The West Siberian Laika or WSL, is a breed of hunting dog. Russian publications indicate that the term West Siberian Laika loosely applied to dogs from Ural and West Siberia, but there were no standards or registrations of WSL as such until 1930. Then WWll disrupted it for a while, but systematic breeding with registrations resumed after the war ended, in 1946. This was the time the breed began taking modern shape. Before that hunters only knew of Mansi Laika and Hanty Laika. In early 1960 many hunters in Ural still preferred the term Mansi Laika, when speaking of West Siberian Laika. In Russian language, the term Laika originated from the word layat that means to bark. The word Laika simply means a dog that barks. Any hunting Laika is a bark pointer (pointing at animal of interest by barking and staying with the animal). It is a versatile dog depending on use and environment, but in certain parts of the country they have become more specialized.
he West Siberian Laika is a medium to large size dog. Males are 19-20 inches and females are 18-19 inches at the shoulder.
The coat of the West Siberian Laika is a double coat of harsh straight guard hairs and thick and soft undercoat. The guard hairs on the neck, around the head and shoulders are particularly long and stiff. Together with a very thick undercoat they form a ruff framing the dog's face. On the tail, the guard hair and undercoat are also longer and thicker then on the rest of the body. In wintertime, the dogs living in countries with a cold climate, hair is growing between the toes. Although the coat quality varies individually, dogs raised in countries with cold climates have longer and thicker coat than dogs that live in warm and hot climate or dogs that are kept inside most of the time.
Most common coat colors are wolf gray, pale red and white. The gray coat can be of various shades from almost white to very dark gray, nearly black. The gray can be mixed with red producing array of brownish and red shades. Sable coats, combining black and white or black and brown or red also occur, but they are banned in the recent breed standard. Dogs with either coat color described above may have white patches in different proportions. Pale red and white dogs may have brown noses and lips. Dogs with either coat color have so-called 'zonary' pattern of distribution of pigment in each guard hair. This means guard hair has alternating bands (zones) of white with black, brown or red color. Hairs with evenly distributed pigment indicate an admixture of other then Laika breed.
The head is wedge-shaped in the form of a triangle, flat on the top and broader between ears. In the Mansi Laika, the head is more elongate with muzzle as long as the skull from eye to occiput or slightly longer. In the Hanty Laika, the head is boarder and the muzzle is as long as the skull or slightly shorter. Lips are always close and lean. A full set of large teeth with a scissors bite is typical, but dogs with vice bite also occur. The standard accepts scissors bite only. In many dogs with a scissors bite at young age the bite is changing with age and becomes a vice bite by age of 5-6 years.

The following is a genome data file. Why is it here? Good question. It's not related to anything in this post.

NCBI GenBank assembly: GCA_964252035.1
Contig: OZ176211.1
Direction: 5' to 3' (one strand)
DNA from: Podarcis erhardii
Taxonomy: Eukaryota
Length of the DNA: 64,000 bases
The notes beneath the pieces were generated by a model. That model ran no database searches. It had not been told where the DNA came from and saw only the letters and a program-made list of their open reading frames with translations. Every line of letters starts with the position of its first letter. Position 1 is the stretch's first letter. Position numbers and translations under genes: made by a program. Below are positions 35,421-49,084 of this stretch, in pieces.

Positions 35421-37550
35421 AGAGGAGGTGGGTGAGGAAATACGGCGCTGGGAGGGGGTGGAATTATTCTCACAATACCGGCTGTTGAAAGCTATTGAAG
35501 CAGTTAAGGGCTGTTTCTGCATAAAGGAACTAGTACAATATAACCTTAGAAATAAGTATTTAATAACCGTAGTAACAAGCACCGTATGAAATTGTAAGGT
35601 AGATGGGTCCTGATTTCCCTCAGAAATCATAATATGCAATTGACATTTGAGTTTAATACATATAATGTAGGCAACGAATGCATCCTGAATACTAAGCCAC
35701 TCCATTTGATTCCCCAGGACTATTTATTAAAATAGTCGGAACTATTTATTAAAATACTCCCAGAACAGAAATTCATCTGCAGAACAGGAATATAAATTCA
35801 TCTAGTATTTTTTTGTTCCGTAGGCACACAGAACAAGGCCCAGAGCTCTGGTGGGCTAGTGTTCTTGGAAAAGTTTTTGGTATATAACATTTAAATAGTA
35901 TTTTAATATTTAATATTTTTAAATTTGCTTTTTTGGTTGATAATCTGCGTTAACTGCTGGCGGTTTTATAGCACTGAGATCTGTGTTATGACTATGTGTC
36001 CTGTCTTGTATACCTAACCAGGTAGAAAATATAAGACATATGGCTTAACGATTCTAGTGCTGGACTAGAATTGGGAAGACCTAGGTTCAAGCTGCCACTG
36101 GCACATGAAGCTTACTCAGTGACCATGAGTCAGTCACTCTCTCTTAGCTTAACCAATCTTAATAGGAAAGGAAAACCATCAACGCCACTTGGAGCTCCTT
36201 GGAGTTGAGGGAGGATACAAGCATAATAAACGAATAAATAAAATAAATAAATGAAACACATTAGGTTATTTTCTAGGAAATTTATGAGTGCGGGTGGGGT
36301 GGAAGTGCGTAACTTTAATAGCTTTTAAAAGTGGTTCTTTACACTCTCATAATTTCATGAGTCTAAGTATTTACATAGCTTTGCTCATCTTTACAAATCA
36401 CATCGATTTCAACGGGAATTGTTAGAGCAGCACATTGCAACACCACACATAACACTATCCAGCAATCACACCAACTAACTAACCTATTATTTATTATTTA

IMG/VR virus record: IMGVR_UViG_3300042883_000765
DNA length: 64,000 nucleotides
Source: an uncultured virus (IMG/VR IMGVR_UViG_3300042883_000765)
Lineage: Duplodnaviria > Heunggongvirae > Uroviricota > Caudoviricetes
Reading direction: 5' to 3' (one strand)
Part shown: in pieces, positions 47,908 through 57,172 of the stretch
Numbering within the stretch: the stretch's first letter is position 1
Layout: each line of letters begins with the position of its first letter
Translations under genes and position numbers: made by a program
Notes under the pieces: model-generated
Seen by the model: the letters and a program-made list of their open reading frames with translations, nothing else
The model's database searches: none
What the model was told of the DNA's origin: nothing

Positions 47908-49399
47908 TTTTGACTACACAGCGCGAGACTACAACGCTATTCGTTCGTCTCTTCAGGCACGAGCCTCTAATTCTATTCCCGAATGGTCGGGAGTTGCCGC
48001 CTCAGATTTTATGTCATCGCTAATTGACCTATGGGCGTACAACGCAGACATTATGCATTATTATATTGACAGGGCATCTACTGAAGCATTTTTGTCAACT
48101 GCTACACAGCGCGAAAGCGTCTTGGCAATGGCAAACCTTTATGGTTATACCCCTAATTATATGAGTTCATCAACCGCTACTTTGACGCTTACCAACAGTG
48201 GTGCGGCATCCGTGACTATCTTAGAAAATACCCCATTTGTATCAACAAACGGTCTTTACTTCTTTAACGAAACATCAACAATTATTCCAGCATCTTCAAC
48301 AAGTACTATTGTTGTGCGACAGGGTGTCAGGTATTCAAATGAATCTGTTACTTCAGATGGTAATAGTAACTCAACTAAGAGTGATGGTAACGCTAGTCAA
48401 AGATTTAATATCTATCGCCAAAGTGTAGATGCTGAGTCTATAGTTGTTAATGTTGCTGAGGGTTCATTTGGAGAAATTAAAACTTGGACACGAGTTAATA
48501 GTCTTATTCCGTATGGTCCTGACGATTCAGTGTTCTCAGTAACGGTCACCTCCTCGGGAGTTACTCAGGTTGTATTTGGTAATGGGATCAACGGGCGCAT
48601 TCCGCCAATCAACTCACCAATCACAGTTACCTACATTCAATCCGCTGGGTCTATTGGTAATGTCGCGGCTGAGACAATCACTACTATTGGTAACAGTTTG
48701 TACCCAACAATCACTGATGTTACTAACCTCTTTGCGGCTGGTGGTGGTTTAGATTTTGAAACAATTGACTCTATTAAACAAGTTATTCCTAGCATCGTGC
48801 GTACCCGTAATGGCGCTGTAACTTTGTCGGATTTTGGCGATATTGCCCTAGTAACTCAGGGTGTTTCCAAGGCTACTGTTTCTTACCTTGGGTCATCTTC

Eyes are almond-shaped, medium size, deep set and distinctly slanted. Their colors are brown to dark brown. Dogs with amber yellow and/or blue eyes rarely occur, but hunters believe that dogs with brown and dark brown eyes are better hunting dogs. According to the standard, any eye color, except brown and light brown is a fault.
Ears are always pricked and directed straight up, but their size, pointed or slightly rounded tips of ears are variable. Generally, ears of the Hanty Laika are small to medium. In the Mansi Laika, ears are medium to long. Ears can be set high and close to each other or slightly apart.
The tail is carried high curving over the back. Details of its structure and carriage are variable among aboriginal dogs. In majority of dogs, the tip of the tail lies on the back, but some dogs have the tip of the tail rigidly curved like a fishhook. Among aboriginal dogs, there are individuals with a sickle-shaped tail, but it is considered faulty by the modern breed standard.
The body is slightly longer then the height or nearly square and with well-muscled forequarters and hindquarters. Legs are straight and parallel. Front feet are directed forward or slightly east-west and hind legs are straight and in many dogs slightly cow-hocked. The breed standard rejects square body proportions, cow hocks and east-west position of front feet. The angulation at stifles is normally developed and look like in wild canids. Feet are strong, compact and elongate. Toes are strong,
Source of information: http://en.wikipedia.org/wiki/West_Siberian_Laika
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